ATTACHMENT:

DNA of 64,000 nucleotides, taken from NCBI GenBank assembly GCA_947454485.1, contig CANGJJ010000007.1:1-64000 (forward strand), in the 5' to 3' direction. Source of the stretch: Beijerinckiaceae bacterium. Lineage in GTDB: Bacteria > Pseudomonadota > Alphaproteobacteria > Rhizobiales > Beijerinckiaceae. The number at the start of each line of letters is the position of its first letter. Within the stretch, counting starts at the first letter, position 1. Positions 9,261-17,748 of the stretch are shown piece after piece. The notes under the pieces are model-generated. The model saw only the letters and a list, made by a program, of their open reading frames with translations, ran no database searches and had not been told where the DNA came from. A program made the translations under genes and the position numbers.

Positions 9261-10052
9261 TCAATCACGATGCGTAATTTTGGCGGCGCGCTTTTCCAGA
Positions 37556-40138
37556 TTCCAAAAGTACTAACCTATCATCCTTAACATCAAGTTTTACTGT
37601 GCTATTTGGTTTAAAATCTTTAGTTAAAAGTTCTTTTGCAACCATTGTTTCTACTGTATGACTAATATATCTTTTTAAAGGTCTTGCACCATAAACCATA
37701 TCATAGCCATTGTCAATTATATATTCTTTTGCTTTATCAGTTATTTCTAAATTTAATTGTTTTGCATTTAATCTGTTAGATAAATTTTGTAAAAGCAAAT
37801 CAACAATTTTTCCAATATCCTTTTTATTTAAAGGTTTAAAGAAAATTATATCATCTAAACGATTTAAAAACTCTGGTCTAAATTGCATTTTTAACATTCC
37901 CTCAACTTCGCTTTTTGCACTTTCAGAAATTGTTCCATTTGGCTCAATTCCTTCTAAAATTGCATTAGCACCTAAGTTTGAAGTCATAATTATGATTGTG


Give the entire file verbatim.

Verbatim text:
DNA of 64,000 nucleotides, taken from NCBI GenBank assembly GCA_947454485.1, contig CANGJJ010000007.1:1-64000 (forward strand), in the 5' to 3' direction. Source of the stretch: Beijerinckiaceae bacterium. Lineage in GTDB: Bacteria > Pseudomonadota > Alphaproteobacteria > Rhizobiales > Beijerinckiaceae. The number at the start of each line of letters is the position of its first letter. Within the stretch, counting starts at the first letter, position 1. Positions 9,261-17,748 of the stretch are shown piece after piece. The notes under the pieces are model-generated. The model saw only the letters and a list, made by a program, of their open reading frames with translations, ran no database searches and had not been told where the DNA came from. A program made the translations under genes and the position numbers.

Positions 9261-10052
9261 TCAATCACGATGCGTAATTTTGGCGGCGCGCTTTTCCAGA
Positions 37556-40138
37556 TTCCAAAAGTACTAACCTATCATCCTTAACATCAAGTTTTACTGT
37601 GCTATTTGGTTTAAAATCTTTAGTTAAAAGTTCTTTTGCAACCATTGTTTCTACTGTATGACTAATATATCTTTTTAAAGGTCTTGCACCATAAACCATA
37701 TCATAGCCATTGTCAATTATATATTCTTTTGCTTTATCAGTTATTTCTAAATTTAATTGTTTTGCATTTAATCTGTTAGATAAATTTTGTAAAAGCAAAT
37801 CAACAATTTTTCCAATATCCTTTTTATTTAAAGGTTTAAAGAAAATTATATCATCTAAACGATTTAAAAACTCTGGTCTAAATTGCATTTTTAACATTCC
37901 CTCAACTTCGCTTTTTGCACTTTCAGAAATTGTTCCATTTGGCTCAATTCCTTCTAAAATTGCATTAGCACCTAAGTTTGAAGTCATAATTATGATTGTG